Carousel Linen Rentals
Video of Katie Jordan Describing the Carousel Strike
In the fall of 2001, the workers at the Carousel Linen Company, went out on strike to demand union representation. For years, the thirty-seven women and three men (all of whom were Mexican-Americans) had suffered sweatshop conditions at minimum wages with few if any pay raises. The workers finally walked when they discovered that an injured co-worker was left unaided on the shop floor for 1 Â½ hours. As activist Katie Jordan reports in the accompany audio, the workers declared, "It's better to die on your feet than to live a lifetime on your knees." The Carousel workers won widespread support from labor, community, church, and student groups across the metropolitan region, such as the Student Labor Action Project, the workers at V & V Supremo Cheese Company who were also on strike at the time, the Day Laborers Project, Jobs With Justice, the Chicago Teachers Union, the American Federation of State, County, and Municipal Employees (AFSCME) Local 2858, the Service Employees International Union (SEIU) Local 1, the Hotel Employees and Restaurant Employees (HERE) Local 1, and the AFL-CIO. Together these groups pressured politicians to support the Carousel workers, and they held a rally at the Chicago Wedding Expo to publicize the struggle with Carousel. In addition, the Illinois General Assembly formally affirmed their right to union representation. Copy of HR0884 On June 18, 2002, after thirty-eight-week struggle, the Carousel workers won their first contract with UNITE. The three-year contract included an 85 cents per hour raise (above the $6.15 per hout minimum), family health care, a pension, and a grievance process. For their bold struggle, labor activist Katie Jordan has named the road in front of Carousel Linens, "Brave Workers Lane."
454 Sheridan Rd
The Chicago Center for Working-Class Studies (CCWCS) is proud to present the Interactive Labor Trail, made possible by a generous grant from the Illinois Humanities Council. This on-line history resource builds on “The Labor Trail: Chicago's History of Working-Class Life and Struggle,” a map of 140 significant locations in the history of labor, migration, and working-class culture in Chicago and Illinois. The Labor Trail is the product of a joint effort to showcase the many generations of dramatic struggles and working-class life in the Chicago area's rich and turbulent past. The Trail's neighborhood tours invite you to get acquainted with the events, places, and people -- often unsung -- who have made the city what it is today. In addition, the statewide map is just a starting point for further exploration of Illinois' labor heritage. This Interactive Labor Trail expands the number of locations and provides a greater depth of information, while giving map users the chance to add their knowledge of locations and events in the Chicago area’s working-class history.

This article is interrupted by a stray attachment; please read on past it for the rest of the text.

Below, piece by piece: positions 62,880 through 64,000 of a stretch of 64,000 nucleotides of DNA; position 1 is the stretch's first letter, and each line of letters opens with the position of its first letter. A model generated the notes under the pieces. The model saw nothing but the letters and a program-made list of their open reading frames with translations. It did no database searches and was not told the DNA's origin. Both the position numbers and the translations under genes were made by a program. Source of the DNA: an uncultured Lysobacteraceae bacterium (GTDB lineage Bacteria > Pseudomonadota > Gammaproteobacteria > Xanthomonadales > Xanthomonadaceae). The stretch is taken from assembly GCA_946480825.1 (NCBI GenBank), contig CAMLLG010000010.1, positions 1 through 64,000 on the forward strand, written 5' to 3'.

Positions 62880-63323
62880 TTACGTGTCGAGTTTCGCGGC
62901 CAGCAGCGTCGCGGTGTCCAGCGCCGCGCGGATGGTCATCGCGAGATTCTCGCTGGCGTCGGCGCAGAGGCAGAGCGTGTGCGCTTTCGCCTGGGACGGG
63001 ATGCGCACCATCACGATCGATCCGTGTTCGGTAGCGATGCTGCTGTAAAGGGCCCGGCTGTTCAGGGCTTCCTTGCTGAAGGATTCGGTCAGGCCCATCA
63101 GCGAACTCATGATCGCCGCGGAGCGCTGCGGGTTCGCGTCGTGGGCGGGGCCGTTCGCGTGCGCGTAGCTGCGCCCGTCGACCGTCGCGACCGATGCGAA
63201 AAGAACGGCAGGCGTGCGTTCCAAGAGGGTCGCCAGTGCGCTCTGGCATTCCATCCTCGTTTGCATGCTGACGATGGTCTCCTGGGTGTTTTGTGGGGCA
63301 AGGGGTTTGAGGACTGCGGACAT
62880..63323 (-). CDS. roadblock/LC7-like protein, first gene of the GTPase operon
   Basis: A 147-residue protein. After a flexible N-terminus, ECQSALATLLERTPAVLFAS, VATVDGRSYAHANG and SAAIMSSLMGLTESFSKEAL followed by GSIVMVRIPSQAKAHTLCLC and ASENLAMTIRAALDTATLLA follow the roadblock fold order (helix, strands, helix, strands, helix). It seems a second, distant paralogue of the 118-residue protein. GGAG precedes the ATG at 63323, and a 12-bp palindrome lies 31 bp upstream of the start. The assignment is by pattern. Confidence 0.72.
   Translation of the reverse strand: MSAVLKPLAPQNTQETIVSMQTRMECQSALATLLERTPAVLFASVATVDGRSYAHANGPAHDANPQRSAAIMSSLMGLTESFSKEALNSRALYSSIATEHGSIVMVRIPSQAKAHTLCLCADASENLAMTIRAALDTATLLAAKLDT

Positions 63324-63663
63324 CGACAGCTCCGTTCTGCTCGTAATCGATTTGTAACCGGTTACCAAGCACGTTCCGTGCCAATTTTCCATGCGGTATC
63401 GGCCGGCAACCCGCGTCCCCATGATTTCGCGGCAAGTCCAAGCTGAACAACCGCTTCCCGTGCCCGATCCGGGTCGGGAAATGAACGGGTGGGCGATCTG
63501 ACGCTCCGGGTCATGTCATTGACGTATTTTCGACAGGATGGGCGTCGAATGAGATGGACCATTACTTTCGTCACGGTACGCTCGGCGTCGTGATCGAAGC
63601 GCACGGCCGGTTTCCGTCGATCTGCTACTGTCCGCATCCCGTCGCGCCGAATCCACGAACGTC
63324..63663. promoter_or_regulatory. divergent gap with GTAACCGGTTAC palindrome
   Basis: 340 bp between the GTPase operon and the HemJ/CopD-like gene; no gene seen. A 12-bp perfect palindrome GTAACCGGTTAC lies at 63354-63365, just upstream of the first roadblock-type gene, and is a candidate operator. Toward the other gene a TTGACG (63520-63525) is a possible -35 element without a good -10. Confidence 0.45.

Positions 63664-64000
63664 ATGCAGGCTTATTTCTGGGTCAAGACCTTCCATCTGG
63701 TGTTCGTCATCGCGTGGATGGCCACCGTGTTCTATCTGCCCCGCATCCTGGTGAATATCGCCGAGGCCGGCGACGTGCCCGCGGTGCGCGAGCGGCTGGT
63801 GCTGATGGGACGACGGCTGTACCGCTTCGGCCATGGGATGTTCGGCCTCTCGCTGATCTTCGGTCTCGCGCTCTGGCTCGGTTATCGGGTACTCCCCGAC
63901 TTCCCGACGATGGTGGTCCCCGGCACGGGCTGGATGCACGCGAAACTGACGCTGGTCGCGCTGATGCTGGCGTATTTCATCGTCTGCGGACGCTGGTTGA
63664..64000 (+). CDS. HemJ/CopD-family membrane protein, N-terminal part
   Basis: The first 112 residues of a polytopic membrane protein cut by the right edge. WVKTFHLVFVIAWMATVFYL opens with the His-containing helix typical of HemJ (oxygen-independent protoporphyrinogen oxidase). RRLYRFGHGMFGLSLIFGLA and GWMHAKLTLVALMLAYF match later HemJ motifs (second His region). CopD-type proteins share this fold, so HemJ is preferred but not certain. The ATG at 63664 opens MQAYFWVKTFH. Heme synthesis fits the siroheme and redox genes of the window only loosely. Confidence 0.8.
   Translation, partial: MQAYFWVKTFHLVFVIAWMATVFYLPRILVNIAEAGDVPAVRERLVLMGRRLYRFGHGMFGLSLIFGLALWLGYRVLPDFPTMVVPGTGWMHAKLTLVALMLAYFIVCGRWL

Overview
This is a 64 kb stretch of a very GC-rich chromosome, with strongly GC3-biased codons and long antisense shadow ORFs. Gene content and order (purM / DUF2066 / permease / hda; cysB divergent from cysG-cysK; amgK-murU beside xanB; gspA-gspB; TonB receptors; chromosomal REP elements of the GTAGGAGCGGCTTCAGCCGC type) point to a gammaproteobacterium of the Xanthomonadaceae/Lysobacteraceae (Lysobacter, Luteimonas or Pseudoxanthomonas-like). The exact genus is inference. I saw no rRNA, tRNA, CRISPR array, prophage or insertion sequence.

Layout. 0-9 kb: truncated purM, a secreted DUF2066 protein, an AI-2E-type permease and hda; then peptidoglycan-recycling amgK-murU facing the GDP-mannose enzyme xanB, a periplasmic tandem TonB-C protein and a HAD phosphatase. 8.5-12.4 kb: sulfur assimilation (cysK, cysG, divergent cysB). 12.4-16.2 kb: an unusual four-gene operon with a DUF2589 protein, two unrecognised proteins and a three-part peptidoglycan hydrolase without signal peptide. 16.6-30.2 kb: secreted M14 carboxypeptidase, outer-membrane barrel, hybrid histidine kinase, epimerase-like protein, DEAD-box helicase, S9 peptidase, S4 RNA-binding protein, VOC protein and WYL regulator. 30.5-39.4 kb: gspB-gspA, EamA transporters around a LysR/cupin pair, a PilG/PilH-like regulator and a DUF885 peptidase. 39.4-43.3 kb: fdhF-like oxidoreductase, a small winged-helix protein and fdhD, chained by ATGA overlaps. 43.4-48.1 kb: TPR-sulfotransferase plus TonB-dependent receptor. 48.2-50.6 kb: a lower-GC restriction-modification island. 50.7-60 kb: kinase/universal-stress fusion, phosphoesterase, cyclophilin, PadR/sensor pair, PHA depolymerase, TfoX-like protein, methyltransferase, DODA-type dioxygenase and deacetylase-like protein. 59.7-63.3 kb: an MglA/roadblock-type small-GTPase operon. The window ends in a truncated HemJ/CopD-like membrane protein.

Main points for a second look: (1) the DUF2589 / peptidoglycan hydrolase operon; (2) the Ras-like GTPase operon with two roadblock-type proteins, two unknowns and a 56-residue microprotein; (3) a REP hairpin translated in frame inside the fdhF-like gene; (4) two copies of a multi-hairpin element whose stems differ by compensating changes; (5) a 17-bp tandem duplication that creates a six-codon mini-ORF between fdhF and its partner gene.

We invite all individuals, groups, and institutions interested in the labor and working-class history of Chicago, Cook County, the Calumet Region, and Illinois to contribute to the map. Users can add new sites, edit or build upon existing entries with additional text, photographs, primary sources, audio and video files, as well as links to related websites.
Easy-to-use instructions for adding to the on-line version of the map are available at www.labortrail.org.
More information on the Chicago Center for Working-Class Studies is available at: www.workingclassstudies.org
The Labor Trail: Chicago's History of Working-Class Life and Struggle
Leon Fink, University of Illinois at Chicago
Tobias Higbie, Newberry Library
Lisa Oppenheim, Chicago Metro History Education Center
Liesl Miller Orenic, Dominican University
Jeffrey Helgeson, University of Illinois at Chicago
Aaron Max Berkowitz, University of Illinois at Chicago; John H. Flores, University of Illinois at Chicago; Erik Gellman, Northwestern University; Dan Harper, University of Illinois at Chicago; Emily LaBarbera-Twarog, University of Illinois at Chicago
William Atwood and Melissa Palmer